You have wide options for food and lodging
If you want to go big, stay on Grand Anse Beach. Mount Cinnamon Resort is a favorite among locals, long-time visitors and first timers to Grenada alike. Perched atop Mount Cinnamon -- it really is the Spice Island, don’t forget -- the hotel offers villa-style accommodations, a small pool, beachside spa services, organic, and local homestyle cooking and its own beach area, right on Grand Anse, which is a short walk down the hill and through the resort’s gardens and lawn. The beach has a view of St. George and Grenada’s lush, green mountains that tumble right into the ocean. A top-flight meal here might set you back $40 or $50.
Street food, though, you can get for the price of a beer, as cheap as $5. For a feast on a budget, hit up Patrick’s Local Homestyle, where the menu is a 16-course Grenadian feast that runs a bit over $20. My meal included green plantain with cheese, fried ripe plantains, rabbit, callaloo, stewed pork, conch, breadfruit, and cake made with Grenadian chocolate. And, of course, about five rum punches.
This is a crash course in Grenadian cooking at its best and a good place to celebrate the beginning or end of a trip -- or even just life, in general. If you need a night cap -- take a taxi to nearby West Indies Beer Company, which has a thumping, yet distinctively laid back, night scene. Post up for a few hours and try the IPAs -- you’ll be doing what the locals call “liming,” which is less an activity so much as a state of being, I’m told. The art of hanging out, let’s call it.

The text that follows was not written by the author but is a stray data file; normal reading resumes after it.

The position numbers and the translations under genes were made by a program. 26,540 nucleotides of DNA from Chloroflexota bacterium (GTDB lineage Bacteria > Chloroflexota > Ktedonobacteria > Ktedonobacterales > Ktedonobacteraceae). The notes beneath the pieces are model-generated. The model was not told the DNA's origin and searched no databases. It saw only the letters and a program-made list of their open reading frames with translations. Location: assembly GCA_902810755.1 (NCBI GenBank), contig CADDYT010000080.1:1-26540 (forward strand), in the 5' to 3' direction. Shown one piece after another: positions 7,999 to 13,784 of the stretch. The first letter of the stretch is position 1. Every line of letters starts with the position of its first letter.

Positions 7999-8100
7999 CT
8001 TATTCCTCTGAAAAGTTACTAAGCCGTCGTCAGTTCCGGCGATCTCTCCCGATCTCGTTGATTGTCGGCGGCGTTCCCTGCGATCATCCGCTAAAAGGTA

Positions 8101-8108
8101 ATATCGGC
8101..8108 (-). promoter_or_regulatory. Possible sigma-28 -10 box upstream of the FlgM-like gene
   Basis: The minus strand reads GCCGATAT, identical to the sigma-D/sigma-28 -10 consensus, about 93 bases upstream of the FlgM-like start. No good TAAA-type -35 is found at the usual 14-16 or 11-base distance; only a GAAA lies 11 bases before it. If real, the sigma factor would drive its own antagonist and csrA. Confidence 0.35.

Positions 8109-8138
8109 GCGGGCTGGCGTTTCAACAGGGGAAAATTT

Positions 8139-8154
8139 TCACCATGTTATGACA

And you’ll keep noticing the nutmeg everywhere. It’s on the flag, in the rum punch, dangling from the trees and coursing through the veins -- literally and figuratively -- of this independent Caribbean nation. Don’t write off the spice or this sweet place because of their humble shells. Grenada is exciting particularly because it has been written off, and even more so because it has something to offer every kind of traveler. If you’re looking for good food: Grenada has it. Stunning beaches, minus crowds? Grenada has that, too. Nightlife, nice hotels, and a vibrant local culture? Grenada, again. Don’t want to see anyone at all? Looking for untouched natural beauty? A history buff? You know what I’m going to say.